Narendra Modi will be the first leader to address a joint session of the United States Congress during US House of Representative Speaker Paul Ryan's tenure.
Prime Minister Narendra Modi has been invited to address a joint meeting of the United States Congress on June 8 during his visit to Washington, DC.
'The friendship between the United States and India is a pillar of stability in an important region of the world,' Speaker of the US House of Representative Paul Ryan told the media at his weekly press conference on Thursday, April 28.
'Today, I invited Prime Minister Modi of India to address a joint meeting of Congress when he visits Washington this summer,' Ryan said.
'India is the most populous democracy, and soon it is going to be the most populous country,' Ryan, who is almost 20 years younger than Modi, said. 'The friendship between our nations is a pillar of stability in a very, very important region.'
'This address presents a special opportunity to hear from the elected leader of the world's most populous democracy on how our two nations can work together to promote our shared values and to increase prosperity. We look forward to welcoming Prime Minister Modi to the US Capitol on June 8,' Ryan said.
Modi, who was invited by President Barack Obama for a visit to the US when he was in Washington for the Nuclear Security Summit on March 31, will be the fifth Indian prime minister to address a joint meeting of Congress, and the first since 2005.
Prime Ministers Manmohan Singh (July 19, 2005), Atal Bihari Vajpayee (September 14, 2000), P V Narasimha Rao (May 18, 1994) and Rajiv Gandhi (July 13, 1985) addressed the joint meeting of the US Congress.
The tradition of foreign leaders and dignitaries addressing Congress began with the Marquis de Lafayette of France who spoke in the House chamber on December 10, 1824.
"An invitation to Prime Minister Modi to address a joint meeting of Congress is significant, given past US policy towards Modi during his time as chief minister of Gujarat," Ronak D Desai, a Fellow at New America and an affiliate at the Belfer Centre's India and South Asia Programme at Harvard University, said.
Modi's visit to Washington is likely to be the last official meeting between the two leaders during President Obama's final year in office.
American lawmakers welcomed Ryan's decision to invite Modi to address the joint meeting of the US Congress.
'I applaud Speaker Ryan for inviting Prime Minister Modi to address a joint meeting of Congress, and I look forward to welcoming the prime minister to the Capitol,' said US Congressman Ed Royce, Chairman of the House Foreign Affairs Committee. 'This address will serve as a sign of the deep and important relationship between the US and India.'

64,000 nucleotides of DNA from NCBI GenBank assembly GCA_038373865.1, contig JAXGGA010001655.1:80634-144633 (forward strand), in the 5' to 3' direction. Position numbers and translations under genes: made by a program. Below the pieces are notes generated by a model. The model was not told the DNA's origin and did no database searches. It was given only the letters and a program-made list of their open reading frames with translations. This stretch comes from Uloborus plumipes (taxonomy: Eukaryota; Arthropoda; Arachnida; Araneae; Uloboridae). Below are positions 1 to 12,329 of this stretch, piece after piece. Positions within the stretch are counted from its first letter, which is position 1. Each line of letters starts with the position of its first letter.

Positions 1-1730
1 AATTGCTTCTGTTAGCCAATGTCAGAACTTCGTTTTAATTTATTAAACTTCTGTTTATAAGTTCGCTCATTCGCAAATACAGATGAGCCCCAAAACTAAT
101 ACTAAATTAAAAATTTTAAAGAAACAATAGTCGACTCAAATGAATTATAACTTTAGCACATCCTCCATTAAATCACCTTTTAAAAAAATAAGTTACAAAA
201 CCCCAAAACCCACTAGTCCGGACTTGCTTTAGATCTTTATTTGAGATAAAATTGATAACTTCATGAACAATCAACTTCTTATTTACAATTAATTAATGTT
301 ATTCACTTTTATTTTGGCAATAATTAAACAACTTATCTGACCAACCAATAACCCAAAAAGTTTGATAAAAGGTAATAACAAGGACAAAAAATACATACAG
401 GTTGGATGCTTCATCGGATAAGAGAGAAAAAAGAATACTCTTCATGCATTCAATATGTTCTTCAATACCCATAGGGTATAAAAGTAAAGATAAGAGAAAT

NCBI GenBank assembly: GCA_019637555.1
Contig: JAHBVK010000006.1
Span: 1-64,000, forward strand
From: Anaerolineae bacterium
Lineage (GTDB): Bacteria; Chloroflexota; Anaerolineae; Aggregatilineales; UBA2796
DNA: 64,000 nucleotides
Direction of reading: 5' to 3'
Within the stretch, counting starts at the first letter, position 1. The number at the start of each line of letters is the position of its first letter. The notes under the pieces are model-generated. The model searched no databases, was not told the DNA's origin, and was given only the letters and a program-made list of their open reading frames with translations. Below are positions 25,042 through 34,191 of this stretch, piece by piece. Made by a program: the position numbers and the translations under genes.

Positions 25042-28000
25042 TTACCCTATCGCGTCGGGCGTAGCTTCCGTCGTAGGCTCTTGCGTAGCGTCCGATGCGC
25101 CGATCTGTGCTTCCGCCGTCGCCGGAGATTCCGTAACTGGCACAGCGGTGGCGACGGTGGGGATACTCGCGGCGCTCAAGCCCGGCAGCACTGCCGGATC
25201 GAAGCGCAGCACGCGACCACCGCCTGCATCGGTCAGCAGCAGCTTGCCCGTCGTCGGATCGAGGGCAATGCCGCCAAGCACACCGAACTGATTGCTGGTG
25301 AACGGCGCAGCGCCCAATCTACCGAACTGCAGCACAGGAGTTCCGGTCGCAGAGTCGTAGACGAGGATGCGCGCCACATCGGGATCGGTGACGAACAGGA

'Our partnership in areas such as defence, nuclear power, renewable energy and space exploration is very strong, thanks to our many shared values. I look forward to hearing from Prime Minister Modi about how we can continue working together to promote peace and prosperity,' Royce said.
'I look forward to welcoming Prime Minister Modi to Washington in June where his address to a joint session of Congress will explore how our two nations can work together to further our shared values and interests,' said US Representative Tulsi Gabbard, the first Hindu lawmaker elected to Congress.
'Since Prime Minister Modi was first elected in 2014, he has made active engagement with the US a priority on many levels including exploring mutually beneficial economic opportunities, stronger government-to-government relations, and enhanced security engagements,' she said.
Earlier this month, Gabbard, a member of the House Foreign Affairs Subcommittee on Asia and the Pacific, wrote to Ryan encouraging him to invite Modi to address Congress.
'I'm pleased that Speaker Ryan has granted my request,' said US Congressman Dr Amerish 'Ami' Bera, the only Indian-American in Congress.
Last week, Dr Bera and Royce along with two other lawmakers had urged Ryan to invite Modi to address a joint session of Congress.
Ryan told reporters Modi would be the first leader to address a joint meeting of Congress after he was elected Speaker of the US House of Representatives.